31. Emor (Say!) Leviticus 21 – 24

How Can I Experience God's Sabbath rest?

Torah Portion for week 31: Leviticus 21 – 24

אֱמֹר

Emor (Say!)

How can I experience God’s Sabbath rest? And what is the significance of the Sabbath commandment for believers today? This week’s Torah portion presents the Feasts of the Lord which Israel was commanded to keep. When we think of the “Feasts of the Lord,” we generally recall the yearly pilgrim festivals like Passover, Weeks (or Pentecost), and Tabernacles; or perhaps we might remember the High Holidays – the Feast of Trumpets (also known as Rosh Hashanah or the Jewish New Year) and the Day of Atonement. But God’s list of holy days, as recorded in Leviticus 23, actually begins with the weekly commemoration of the Sabbath, which in many ways is the model for all the other holidays.

God commands Moses, “Speak to the people of Israel and say to them, ‘These are the appointed feasts of the LORD that you shall proclaim as holy convocations; they are my appointed feasts. Six days shall work be done, but on the seventh day is a Sabbath of solemn rest, a holy convocation. You shall do no work. It is a Sabbath to the LORD in all your dwelling places’” (Lev 23:2-3). The same introductory formula, “These are the appointed feasts of the LORD, the holy convocations” (Lev 23:4), is repeated before the yearly feasts of the Lord are listed – making a distinction between them and the weekly Sabbath day, but at the same time showing their common features as “Feasts of the Lord.”

Like the yearly feasts, the Sabbath day has both a commemorative and a prophetic significance, along with a present-time, practical application. The Sabbath day commemorates two of God’s greatest creative and redemptive works: God’s creation (or redemption) of the heavens and the earth out of the primordial chaos (the Tohu veVohu of  Genesis 1:2) and his redemption (and creation) of Israel as a nation out of slavery in Egypt.

The Ten Commandments, as given in Exodus 20, give the rationale for the Sabbath in these words: “For in six days the LORD made heaven and earth, the sea, and all that is in them, and rested on the seventh day. Therefore the LORD blessed the Sabbath day and made it holy” (Exod 20:11, emphasis added). The parallel account in Deuteronomy 5 links the same commandment to Israel’s redemption: “You shall remember that you were a slave in the land of Egypt, and the LORD your God brought you out from there with a mighty hand and an outstretched arm. Therefore the LORD your God commanded you to keep the Sabbath day” (Deut 5:15, emphasis added).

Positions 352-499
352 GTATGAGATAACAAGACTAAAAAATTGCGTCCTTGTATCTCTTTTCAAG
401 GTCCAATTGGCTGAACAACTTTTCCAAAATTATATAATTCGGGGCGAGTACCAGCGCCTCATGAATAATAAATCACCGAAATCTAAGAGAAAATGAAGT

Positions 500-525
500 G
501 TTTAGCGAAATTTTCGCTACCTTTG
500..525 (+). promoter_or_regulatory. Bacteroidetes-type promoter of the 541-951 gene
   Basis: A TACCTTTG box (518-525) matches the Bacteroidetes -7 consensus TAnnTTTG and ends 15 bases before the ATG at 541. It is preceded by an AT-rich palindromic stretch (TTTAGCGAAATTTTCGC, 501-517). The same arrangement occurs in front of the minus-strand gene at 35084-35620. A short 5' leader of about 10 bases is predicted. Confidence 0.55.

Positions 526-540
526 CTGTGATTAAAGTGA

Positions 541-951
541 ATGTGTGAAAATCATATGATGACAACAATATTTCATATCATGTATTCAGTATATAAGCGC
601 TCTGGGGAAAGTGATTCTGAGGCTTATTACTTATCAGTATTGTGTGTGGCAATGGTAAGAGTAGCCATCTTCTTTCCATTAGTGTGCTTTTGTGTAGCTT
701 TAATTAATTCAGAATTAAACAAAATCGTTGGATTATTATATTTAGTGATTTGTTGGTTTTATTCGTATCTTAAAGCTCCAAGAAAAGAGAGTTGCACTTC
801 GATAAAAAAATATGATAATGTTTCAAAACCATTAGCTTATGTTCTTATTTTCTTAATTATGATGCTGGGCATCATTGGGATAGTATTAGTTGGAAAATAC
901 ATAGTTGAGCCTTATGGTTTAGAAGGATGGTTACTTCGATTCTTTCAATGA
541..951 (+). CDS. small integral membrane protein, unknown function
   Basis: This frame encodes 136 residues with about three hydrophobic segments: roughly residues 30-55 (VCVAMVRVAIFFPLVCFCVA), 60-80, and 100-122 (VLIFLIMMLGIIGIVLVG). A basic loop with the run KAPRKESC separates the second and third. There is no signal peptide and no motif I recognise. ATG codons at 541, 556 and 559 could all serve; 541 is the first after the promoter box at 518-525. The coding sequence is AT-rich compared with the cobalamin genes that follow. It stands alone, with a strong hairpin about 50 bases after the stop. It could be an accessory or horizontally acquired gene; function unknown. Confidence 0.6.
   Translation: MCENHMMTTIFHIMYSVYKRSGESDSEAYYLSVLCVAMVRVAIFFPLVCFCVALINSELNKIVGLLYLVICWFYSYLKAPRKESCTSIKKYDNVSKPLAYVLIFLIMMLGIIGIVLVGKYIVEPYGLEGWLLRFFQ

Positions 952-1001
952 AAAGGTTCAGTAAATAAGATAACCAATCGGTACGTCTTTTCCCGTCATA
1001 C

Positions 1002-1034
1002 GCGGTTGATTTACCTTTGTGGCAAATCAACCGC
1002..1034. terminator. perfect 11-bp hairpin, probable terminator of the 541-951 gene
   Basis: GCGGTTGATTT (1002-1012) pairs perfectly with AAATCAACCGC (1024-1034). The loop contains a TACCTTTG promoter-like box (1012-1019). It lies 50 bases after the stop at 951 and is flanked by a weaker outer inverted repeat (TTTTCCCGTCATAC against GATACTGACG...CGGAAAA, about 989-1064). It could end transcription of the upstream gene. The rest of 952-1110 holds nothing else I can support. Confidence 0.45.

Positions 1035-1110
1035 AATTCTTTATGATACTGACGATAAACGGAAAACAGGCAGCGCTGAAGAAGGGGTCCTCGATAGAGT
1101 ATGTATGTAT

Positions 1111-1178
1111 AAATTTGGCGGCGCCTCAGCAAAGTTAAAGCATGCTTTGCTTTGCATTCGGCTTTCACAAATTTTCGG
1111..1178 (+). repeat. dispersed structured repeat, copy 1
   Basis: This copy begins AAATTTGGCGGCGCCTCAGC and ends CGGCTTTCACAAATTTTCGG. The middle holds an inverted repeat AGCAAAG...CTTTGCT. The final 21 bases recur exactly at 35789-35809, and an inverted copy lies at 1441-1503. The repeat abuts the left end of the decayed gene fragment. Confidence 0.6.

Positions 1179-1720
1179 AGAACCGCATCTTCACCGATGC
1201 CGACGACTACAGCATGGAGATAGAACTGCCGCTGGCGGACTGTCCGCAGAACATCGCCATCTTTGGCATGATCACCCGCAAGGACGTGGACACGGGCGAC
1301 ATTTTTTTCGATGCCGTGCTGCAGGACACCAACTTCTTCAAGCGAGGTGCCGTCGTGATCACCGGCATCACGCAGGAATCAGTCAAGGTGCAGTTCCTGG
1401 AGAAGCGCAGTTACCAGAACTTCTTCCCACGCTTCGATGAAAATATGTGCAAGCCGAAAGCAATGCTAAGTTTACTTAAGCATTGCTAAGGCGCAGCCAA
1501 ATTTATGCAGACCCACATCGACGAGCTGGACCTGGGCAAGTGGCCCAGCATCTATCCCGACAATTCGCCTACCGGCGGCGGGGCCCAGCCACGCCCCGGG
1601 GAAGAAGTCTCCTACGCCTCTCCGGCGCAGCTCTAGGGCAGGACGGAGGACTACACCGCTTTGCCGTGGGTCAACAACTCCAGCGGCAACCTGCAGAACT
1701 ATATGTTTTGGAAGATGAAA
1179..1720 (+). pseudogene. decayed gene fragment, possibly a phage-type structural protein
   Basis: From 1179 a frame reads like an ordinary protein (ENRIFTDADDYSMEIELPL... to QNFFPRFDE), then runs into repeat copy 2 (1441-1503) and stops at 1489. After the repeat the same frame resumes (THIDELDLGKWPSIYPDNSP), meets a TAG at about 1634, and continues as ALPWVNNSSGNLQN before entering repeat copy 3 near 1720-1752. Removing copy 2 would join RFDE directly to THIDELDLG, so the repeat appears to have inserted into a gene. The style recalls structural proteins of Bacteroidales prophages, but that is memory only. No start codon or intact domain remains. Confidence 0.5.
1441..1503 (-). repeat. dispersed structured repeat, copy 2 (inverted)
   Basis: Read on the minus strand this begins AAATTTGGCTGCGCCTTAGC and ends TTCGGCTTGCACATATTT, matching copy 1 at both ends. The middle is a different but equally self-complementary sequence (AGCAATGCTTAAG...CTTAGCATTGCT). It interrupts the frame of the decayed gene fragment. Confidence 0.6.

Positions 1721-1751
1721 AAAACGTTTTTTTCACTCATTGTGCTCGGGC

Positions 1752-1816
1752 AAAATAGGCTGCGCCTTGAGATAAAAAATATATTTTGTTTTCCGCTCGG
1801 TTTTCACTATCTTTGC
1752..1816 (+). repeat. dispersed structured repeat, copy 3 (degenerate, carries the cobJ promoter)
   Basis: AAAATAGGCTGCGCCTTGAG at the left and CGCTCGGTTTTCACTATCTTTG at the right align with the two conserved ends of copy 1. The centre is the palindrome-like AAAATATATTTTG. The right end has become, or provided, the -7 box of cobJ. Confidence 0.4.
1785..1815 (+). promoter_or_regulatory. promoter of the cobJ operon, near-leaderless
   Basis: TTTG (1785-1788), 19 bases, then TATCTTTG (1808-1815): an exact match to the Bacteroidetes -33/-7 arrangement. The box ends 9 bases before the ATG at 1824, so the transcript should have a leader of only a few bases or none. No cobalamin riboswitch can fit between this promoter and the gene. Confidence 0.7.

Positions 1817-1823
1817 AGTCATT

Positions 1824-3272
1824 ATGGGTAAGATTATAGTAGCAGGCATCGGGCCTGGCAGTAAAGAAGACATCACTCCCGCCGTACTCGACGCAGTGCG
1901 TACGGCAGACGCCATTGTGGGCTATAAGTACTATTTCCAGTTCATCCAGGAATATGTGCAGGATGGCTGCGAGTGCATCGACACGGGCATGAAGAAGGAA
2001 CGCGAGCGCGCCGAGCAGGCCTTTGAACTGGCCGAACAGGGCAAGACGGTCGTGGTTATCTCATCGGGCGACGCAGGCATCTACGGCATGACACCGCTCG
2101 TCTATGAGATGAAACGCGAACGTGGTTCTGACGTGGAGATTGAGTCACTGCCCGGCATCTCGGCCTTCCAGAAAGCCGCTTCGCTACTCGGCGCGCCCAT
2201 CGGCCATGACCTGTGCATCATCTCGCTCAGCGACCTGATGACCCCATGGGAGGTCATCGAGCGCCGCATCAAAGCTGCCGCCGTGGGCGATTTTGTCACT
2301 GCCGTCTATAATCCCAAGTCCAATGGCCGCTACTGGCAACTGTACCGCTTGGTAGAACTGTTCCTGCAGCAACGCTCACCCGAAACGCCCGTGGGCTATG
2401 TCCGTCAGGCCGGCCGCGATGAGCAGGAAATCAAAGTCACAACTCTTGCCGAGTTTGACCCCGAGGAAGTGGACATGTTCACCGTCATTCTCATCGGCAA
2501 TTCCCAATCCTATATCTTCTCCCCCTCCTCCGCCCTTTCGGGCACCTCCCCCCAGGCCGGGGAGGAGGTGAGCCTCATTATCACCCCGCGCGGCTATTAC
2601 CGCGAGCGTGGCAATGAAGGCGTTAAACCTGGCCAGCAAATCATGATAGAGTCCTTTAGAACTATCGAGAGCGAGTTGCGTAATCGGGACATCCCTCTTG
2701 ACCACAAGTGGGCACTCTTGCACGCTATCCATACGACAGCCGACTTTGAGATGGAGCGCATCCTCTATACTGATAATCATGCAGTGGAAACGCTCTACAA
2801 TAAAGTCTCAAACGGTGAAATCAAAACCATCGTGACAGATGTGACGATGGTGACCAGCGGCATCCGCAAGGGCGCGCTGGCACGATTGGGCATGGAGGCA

Prophetically, the Sabbath day looks forward to the universal rest and peace which God will establish, along with his kingdom, at the return of Yeshua the Messiah. Genesis 2 records God’s resting at the completion of creation just prior to the description of the Garden of Eden in all its perfection – the embodiment of God’s kingdom on earth. Isaiah 11 looks forward to the redemption of the fallen world and the reestablishment of that “Garden of Eden” perfection by Messiah, the son of David. At that time, Isaiah writes, “The wolf shall dwell with the lamb, and the leopard shall lie down with the young goat, and the calf and the lion and the fattened calf together; and a little child shall lead them” (Isa 11:6).

The New Testament book of Hebrews cites Psalm 95 to show that neither Moses nor Joshua was able to bring the nation into God’s Sabbath-Kingdom rest: “For if Joshua had given them rest, God would not have spoken of another day later on. So then, there remains a Sabbath rest for the people of God,” (Heb 4:8-9). That rest will only be fully manifested when Yeshua returns to set up his kingdom on earth. Nevertheless, we who have put our trust in Messiah Yeshua experience his rest in anticipation of that future day: “For we who have believed enter that rest. . . . for whoever has entered God’s rest has also rested from his works as God did from his.” (Heb 4:3, 10).

Yeshua invites us to enter his rest by faith today, relying on his perfect work on the cross and resting from our own striving: “Come to me, all who labor and are heavy laden, and I will give you rest” (Matt 11:28).

 

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